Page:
Wednesday, February 26, 2014

CBR6 #6: The Murder Room by Michael Capuzzo

If you are expecting this to be an Ann Rule-style book that simply details a bunch of cases, you will be disappointed. However, if you're looking for crime-fighting combined with an excellent, multi-year character study of three very different men who come together to solve murders, then this is your story.

The Murder Room details the forming of the Vidocq Society, a group that brings together the best minds from a variety of crime-fighting disciplines (medical examiners, forensic artists, dentists, and anthropologists, police detectives, customs agents, profilers, psychologists, district attorneys, and others) to network and to put their considerable brain-power toward solving cold cases. The three dynamic men behind this endeavor were William Fleisher (former FBI agent and mensch), Frank Bender (eccentric and flamboyant forensic artist), and Richard Walter (equally eccentric and slightly grim profiler)and this book is just as much a tale of their ongoing friendship than it is stories of solved murders.

The book does tend to skip around a bit chronologically, and can occasionally be difficult to follow. There are also some story threads that simply disappear, and are left without any conclusion. However, these men are all fascinating in their own ways, and their interactions with each other are nearly as intriguing as the cases they work on.

I'd definitely recommend this to any true crime lovers who are also interested in well-written character studies.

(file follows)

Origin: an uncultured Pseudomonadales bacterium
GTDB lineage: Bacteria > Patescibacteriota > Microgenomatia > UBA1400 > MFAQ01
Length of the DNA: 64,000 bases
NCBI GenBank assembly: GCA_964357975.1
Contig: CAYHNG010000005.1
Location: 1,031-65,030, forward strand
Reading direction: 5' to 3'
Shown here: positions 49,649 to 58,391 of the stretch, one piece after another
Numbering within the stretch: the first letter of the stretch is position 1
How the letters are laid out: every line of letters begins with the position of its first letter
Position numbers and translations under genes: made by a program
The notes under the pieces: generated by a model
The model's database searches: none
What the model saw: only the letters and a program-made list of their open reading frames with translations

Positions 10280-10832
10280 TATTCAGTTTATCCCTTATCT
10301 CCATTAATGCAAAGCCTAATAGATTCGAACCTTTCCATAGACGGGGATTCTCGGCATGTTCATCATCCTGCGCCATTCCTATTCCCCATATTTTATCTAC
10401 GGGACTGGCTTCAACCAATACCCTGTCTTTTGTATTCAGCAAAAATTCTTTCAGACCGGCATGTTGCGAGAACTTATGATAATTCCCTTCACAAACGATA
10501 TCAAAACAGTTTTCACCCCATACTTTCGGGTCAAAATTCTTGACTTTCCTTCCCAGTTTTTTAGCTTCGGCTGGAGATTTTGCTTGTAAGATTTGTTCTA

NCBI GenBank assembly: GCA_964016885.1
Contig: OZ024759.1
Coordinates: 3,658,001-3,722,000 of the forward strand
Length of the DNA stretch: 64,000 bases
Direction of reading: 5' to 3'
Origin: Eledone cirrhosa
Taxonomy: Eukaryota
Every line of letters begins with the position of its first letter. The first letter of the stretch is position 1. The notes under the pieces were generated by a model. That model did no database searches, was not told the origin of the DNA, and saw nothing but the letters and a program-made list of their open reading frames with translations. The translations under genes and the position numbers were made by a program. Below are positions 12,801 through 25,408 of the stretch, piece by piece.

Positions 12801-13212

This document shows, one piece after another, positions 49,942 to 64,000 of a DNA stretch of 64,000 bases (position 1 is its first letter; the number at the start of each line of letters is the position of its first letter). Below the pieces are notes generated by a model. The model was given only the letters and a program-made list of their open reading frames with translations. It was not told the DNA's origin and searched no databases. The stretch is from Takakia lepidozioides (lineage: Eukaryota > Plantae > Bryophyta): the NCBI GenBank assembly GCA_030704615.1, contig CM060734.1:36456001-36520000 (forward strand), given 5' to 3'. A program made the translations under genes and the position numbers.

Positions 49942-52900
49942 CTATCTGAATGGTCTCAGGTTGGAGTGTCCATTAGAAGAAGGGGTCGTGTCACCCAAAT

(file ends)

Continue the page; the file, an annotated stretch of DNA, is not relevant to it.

CBR6 #5: The Heart and the Fist by Eric Greitens

Eric Greitens's story of his life, and of the widely varied experiences he has had is a pretty good read.

Greitens grew up fairly privileged, but always had a desire to help and serve others. He combined his love for humanitarian service with a fighter's desire to conquer and achieve, and managed to make them into a life of which he could be proud.

The book is a bit scattershot, focusing longer on some aspects of the author's life than others -- the main sections concerned his collegiate boxing training, his college and post-college humanitarian missions to a variety of countries, and his training as a Navy SEAL. There were some other areas that I would have liked more detailed description of, but at the same time, I can see how he was trying to fit everything into the theme of the heart (charity work) and fist (boxing/military) working together in order to try and improve the world.

This book reminded me of the story of Dr. Paul Farmer, except Eric Greitens came off a lot more relateable and less like a self-righteous prig.

On the whole I'd recommend this, particularly to those who are struggling to figure out how they might combine power and compassion in order to help others.